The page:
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Source: Lindner A, et al. Neurology. 2001;56:1779-1780.
Serum lactate elevation normally occurs with exercise and absence of such elevation is the basis for the ischemic forearm test in the diagnosis of glycogen storage myopathies. Rarely, serious complications may result.
A 22-year-old woman with exertional cramps, weakness, and fatigue underwent the ischemic forearm test on the left forearm. Following 50 seconds of ischemic exercise with the left hand, she developed transient contracture followed by left forearm swelling, ulnar region hypesthesia, and elevated creatine kinase (3482 U/L, initially 815 u/L). Acute compartment syndrome was diagnosed and after fasciotomy she improved dramatically. Muscle biopsy subsequently revealed McArdle’s disease.
Nonischemic forearm testing is a safe and reasonable alternative for detecting glycogen storage myopathy (Hogrel JY, et al. Neurology. 2001;56:1733-1738). Among 7 patients with myophosphorylase (n = 6) or debrancher (n =1) deficiency, no lactate elevation was seen, compared to 26 healthy controls where 4-fold elevation was produced. Nonischemic testing should replace the ischemic forearm testing if needed. Muscle biopsy or white blood cell enzyme assay remains the necessary and definitive diagnostic procedure in either case. —Michael Rubin
Source: Barendregt PJ, et al. Ann Rheum Dis. 2001;60:876-881.
Among 39 patients with primary Sjogren’s syndrome (SS) diagnosed by positive serology (at least 1 positive test among antinuclear, rheumatoid factor, SS-A, or SS-B antibodies) and positive salivary gland biopsy or sialography, evidence for peripheral nervous system (PNS) involvement was sought using clinical and electrodiagnostic means. Concomitant diseases affecting the PNS were excluded, including diabetes and renal failure, as were a history of drug use known to cause neuropathy. All patients underwent neurological examination with particular attention to the PNS. Electrodiagnostic studies included routine nerve conduction studies and quantitative sensory testing encompassing vibration detection threshold, and warm and cold sensitivity (temperature discrimination threshold). Autonomic studies comprised cardiovascular function tests using tilt-table testing with blood pressure and heart rate measurements, beat-to-beat variability on Valsalva maneuver, and pupillography. Wilcoxon testing and Pearson’s correlation coefficient provided statistical analysis.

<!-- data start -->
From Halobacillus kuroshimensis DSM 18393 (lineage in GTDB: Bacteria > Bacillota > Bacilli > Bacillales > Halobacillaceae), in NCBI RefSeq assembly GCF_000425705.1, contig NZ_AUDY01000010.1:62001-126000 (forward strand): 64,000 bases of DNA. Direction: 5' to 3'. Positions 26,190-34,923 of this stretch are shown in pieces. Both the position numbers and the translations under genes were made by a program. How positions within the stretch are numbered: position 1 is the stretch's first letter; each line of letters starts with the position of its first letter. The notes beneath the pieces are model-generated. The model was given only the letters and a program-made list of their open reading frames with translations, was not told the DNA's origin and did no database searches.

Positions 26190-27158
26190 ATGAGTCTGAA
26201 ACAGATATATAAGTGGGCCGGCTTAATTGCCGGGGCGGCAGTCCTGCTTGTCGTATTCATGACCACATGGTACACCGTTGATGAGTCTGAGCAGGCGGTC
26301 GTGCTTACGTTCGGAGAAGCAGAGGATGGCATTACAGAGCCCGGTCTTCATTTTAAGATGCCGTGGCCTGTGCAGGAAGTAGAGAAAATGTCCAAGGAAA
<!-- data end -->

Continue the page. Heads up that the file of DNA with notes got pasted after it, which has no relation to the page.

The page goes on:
Although no patients had spontaneous neurological complaints, 8 (one fifth) answered positively on detailed questioning for neuropathic symptoms. Of these, 6 demonstrated abnormalities on examination, 5 on vibration detection threshold, 4 on nerve conduction studies, 3 on cold sensitivity, and 2 on warm sensitivity. Seven (18%) patients had an abnormal neurological examination, 3 showing vibration detection threshold abnormalities, and 3 and 2 cold and warm sensitivity abnormalities, respectively. Overall, 58% (22/38) had abnormal vibration detection threshold, 20% (7/35) and 14% (5/35) had warm and cold sensitivity abnormalities, and 23% (9/39) had nerve conduction studies consistent with polyneuropathy, either motor, sensory, or mixed. Vibration detection abnormalities did not correlate with temperature discrimination threshold abnormalities, nor did autonomic abnormalities correlate with each other or with other electrodiagnostic studies. Subclinical involvement of the PNS is common in asymptomatic patients with primary SS. —Michael Rubin
Rubin, MD, Associate Professor, Clinical Neurology, New York Presbyterian Hospital-Cornell Campus, is Assistant Editor of Neurology Alert.